Meat from a processing plant in a Kingston-area prison that has been shut down while provincial officials investigate "questionable" inspection practices was likely sold to the public in Ontario and possibly in Quebec, a Corrections Canada spokesman said Wednesday.
In an interview from Ottawa, Guy Campeau also said that the plant, run by convicts at the federally run Pittsburgh Institution in Joyceville as part of a work program to reintegrate inmates back into the community, is owned by Wallace Beef, a meat company in Kingston.
A call to Wallace Beef on Wednesday morning wasn't returned. There also was no immediate word about whether meat produced at Pittsburgh would be recalled.
Mr. Campeau said the meat produced at the prison is used to feed the 190 male inmates at the minimum-security facility as well as inmates at other prisons, but it's also sold at a public meat counter at the institution and is distributed to other retail outlets.
"We buy some meat from the distributor [for inmates] but we also know it had outside distribution as well," in Ontario and maybe Quebec, Mr. Campeau said in an interview a day after the plant's licence was suspended by Ontario's Agriculture Ministry.
"There's even an open counter at the institution where people can come in as well. Mr. Public can go there."
Ontario Provincial Police were quick to rule out Wednesday morning any criminal wrongdoing in the meat probe. Corrections Canada had asked police on Tuesday to investigate the plant's meat-inspection practices, Sergeant Kristine Cholette said.
"After getting past the preliminary information that was available, there was no obvious criminal wrongdoing," said Ms. Cholette from OPP's east region headquarters in Smith Falls, just north of Kingston.
"At this point in time, it is a Ministry of Agriculture investigation," Ms. Cholette said, adding that police may investigate further depending on what's uncovered in the provincial probe.
The Agriculture Ministry suspended the plant's licence Tuesday after the prison warden called to report "allegations of questionable practices at the abattoir."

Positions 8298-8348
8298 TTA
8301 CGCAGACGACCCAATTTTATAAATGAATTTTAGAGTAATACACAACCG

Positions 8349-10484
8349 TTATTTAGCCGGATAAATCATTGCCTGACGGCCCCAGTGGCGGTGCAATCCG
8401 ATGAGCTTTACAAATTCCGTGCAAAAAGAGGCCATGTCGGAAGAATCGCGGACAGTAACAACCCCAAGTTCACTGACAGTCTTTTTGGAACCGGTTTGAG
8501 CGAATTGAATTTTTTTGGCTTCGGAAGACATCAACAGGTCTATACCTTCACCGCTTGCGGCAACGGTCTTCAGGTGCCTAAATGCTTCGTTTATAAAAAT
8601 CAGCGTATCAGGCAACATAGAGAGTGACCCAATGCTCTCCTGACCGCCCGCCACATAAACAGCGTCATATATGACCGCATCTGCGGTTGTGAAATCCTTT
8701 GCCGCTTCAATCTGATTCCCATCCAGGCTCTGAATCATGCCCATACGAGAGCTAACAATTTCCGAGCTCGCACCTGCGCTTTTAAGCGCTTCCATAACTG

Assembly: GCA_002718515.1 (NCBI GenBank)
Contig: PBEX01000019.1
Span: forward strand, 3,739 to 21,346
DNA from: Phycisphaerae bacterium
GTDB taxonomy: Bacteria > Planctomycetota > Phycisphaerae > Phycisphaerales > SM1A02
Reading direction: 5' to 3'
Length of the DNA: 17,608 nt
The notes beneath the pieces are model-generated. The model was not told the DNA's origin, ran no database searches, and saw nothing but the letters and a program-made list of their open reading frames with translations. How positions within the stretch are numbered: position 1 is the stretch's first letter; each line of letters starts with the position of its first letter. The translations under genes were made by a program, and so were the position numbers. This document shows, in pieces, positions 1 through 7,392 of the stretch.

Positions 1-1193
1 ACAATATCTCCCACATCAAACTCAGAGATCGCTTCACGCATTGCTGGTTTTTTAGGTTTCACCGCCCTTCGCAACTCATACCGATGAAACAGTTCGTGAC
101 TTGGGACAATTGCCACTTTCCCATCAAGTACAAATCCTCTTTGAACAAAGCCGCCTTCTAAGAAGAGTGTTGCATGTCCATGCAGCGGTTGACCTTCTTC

The Natural Resources Ministry was also directed to investigate the alleged violation of the Meat Inspection Act.
Mr. Campeau said Corrections Canada is also conducting an internal investigation.
The Agriculture Ministry said in a release that "although there is no known threat to public health, all meat products have been detained in the plant as a precautionary measure."
Mr. Campeau wouldn't elaborate on the reason for the shutdown, but he said that the investigation is focused on illegal meat-inspection and labelling practices.
Calls to the Canadian Food Inspection Agency, which would oversee any meat recall, weren't immediately returned Wednesday morning.
While health programs in the federal prison system are the responsibility of Health Canada, the Kingston Health Unit has been briefed on the situation.
"We have been assured that there's no health risk," said Dr. Ian Gemmill, Kingston's medical officer of health.
Pittsburgh Institution runs an agri-business which includes cattle, vegetable gardens and a greenhouse.
It opened in 1963 as the Joyceville Farm Annex and managed a herd of 300 beef cattle and an abattoir, producing meat for area prisons.
The province's meat-inspection system came under widespread scrutiny this summer at a meat-packing plant in Aylmer Meat Packers southeast of London, Ont., was closed and all its products recalled amid allegations the company sold tainted meat.
A criminal investigation was launched two months ago, but no charges have been laid.
The province is also conducting its own investigation, although Aylmer has repeatedly denied any wrongdoing.
The Aylmer recall became an issue in the Ontario election campaign, with candidates questioning the safety of the province's meat-inspection system and whether Tory cutbacks were threatening public health and safety.